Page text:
Natural tocopherol, particularly α-tocopherol, is superior to synthetic forms as a radical chain-breaking antioxidant. The presence of this natural vitamin E in palm oil ensures a longer shelf-life for palm-based food products. By acting as an antioxidant, vitamin E plays an important role in the stabilization of oils and fats (Al-Saqer et al. 2004). Gas chromatographic analysis of peach palm sterols revealed the existence
of several δ-5-sterols (i.e., cholesterol, campesterol, selleckchem stigmastérol, β-sitosterol and δ-5-avenastérol). A HPLC study of tocopherols and tocotrienols showed that alpha tocopherol predominates in the banding patterns (Lubrano et al. 1994). Bereau et al. (2003) reported low levels of antioxidant (vitamin E) levels, more similar to those Quisinostat of olive oil than palm oil. Carotenoids
Carotenoids are a group of phytochemicals, which are responsible for different colors of foods (Edge et al. 1997), including the orange to red color of the peach palm fruit mesocarp. Carotenoids are known to possess high anti-oxidant potential, which is considered to play an important role in preventing human diseases (Rao and Rao 2007). Epidemiological studies strongly suggest that consumption of carotenoid-rich foods reduces the incidence of diseases such as cancers and cardiovascular diseases (Ziegler 1989). Diets that are rich in fruits and vegetables, Buspirone HCl particularly with cooked products containing oil, offer the health benefits of carotenoids (Perera and Yen 2007). Latin America has a wide variety of carotenogenic foods that are notable for their diversity and high levels of carotenoids, but chemical assays commonly underestimate the antioxidant activity of food carotenoids (Rodriguez-Amaya 1999, 2010). In this respect peach palm can be considered a promising food crop, as its mesocarp is generally rich in β-carotene, though the level varies greatly (Arkcoll and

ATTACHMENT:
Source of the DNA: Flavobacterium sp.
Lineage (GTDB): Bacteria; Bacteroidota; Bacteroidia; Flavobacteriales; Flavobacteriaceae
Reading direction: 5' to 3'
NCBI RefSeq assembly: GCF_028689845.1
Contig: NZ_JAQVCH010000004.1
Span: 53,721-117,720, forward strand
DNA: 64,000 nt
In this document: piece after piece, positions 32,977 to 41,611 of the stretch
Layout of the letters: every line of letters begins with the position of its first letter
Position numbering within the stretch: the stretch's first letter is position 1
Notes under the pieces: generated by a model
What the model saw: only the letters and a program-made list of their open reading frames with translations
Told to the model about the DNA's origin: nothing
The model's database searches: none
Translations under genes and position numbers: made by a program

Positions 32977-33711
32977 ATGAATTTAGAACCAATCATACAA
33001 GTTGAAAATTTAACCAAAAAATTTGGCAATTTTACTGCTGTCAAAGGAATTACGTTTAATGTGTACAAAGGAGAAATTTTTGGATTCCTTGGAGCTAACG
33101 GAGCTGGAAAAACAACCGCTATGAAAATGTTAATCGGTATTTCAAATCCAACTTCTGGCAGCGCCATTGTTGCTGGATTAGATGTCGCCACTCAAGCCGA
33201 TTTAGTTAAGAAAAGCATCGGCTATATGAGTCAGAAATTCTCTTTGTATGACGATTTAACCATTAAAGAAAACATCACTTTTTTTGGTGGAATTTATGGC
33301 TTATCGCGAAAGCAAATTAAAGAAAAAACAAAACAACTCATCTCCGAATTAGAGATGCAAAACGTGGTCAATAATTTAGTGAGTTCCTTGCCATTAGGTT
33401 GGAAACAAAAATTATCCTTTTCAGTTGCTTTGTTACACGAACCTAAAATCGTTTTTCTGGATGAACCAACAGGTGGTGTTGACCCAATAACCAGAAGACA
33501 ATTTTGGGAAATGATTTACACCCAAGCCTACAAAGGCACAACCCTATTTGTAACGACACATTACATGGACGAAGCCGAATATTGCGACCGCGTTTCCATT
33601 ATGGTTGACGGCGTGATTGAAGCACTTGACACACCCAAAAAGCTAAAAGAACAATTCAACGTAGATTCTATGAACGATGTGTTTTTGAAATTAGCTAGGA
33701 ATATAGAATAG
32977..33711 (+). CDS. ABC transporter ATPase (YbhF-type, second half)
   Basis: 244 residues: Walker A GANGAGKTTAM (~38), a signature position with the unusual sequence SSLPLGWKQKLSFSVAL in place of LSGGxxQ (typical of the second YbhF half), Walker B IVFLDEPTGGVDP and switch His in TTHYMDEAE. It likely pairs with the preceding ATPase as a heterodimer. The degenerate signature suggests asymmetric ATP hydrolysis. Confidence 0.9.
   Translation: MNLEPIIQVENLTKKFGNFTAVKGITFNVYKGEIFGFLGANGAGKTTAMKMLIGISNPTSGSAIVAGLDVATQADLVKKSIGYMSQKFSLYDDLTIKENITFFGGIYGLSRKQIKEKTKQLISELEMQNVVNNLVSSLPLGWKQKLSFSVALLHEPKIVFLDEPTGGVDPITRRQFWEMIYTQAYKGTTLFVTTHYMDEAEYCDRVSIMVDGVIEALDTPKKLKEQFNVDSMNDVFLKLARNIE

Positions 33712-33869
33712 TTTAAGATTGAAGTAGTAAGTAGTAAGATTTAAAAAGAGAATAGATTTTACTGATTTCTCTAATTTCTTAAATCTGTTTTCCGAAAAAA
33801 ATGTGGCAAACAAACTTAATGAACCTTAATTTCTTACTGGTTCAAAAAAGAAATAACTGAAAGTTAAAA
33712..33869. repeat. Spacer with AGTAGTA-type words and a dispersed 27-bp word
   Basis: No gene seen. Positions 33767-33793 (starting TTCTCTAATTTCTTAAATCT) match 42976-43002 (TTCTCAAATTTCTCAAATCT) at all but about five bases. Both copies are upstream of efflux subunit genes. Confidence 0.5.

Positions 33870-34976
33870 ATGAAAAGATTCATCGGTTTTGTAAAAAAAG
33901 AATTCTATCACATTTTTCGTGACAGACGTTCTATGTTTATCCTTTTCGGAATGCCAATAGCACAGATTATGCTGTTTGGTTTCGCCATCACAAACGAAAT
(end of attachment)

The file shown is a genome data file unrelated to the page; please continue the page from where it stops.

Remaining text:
Aguiar 1984). Furtado et al. (2004) studied carotenoid concentration in vegetables and fruits that are commonly consumed in Costa Rica, reporting values for peach palm of 4.2, 59.1, 93.2, 20.5 and 63.7 μg g−1 for α-carotene, trans-β-carotene, cis-β-carotene, trans-lycopene and cis-lycopene, respectively. Jatunov et al. (2010), using spectrophotometry, found significant differences in the total carotenoid content of six varieties of B. gasipaes from Costa Rica. Blanco and Munoz (1992) found similar carotenoid contents in raw and cooked peach palm and determined nutrient retention after cooking to be greater than 85 %. De Rosso and Mercadante (2007) quantified carotenoids in six Amazonian fruit species commonly sold in the city of Manaus (i.e., Mauritia Vinifera, Mammea Americana, Geoffrola striata, B. gasipaes, Physalis angulata and Astrocaryum aculeatum).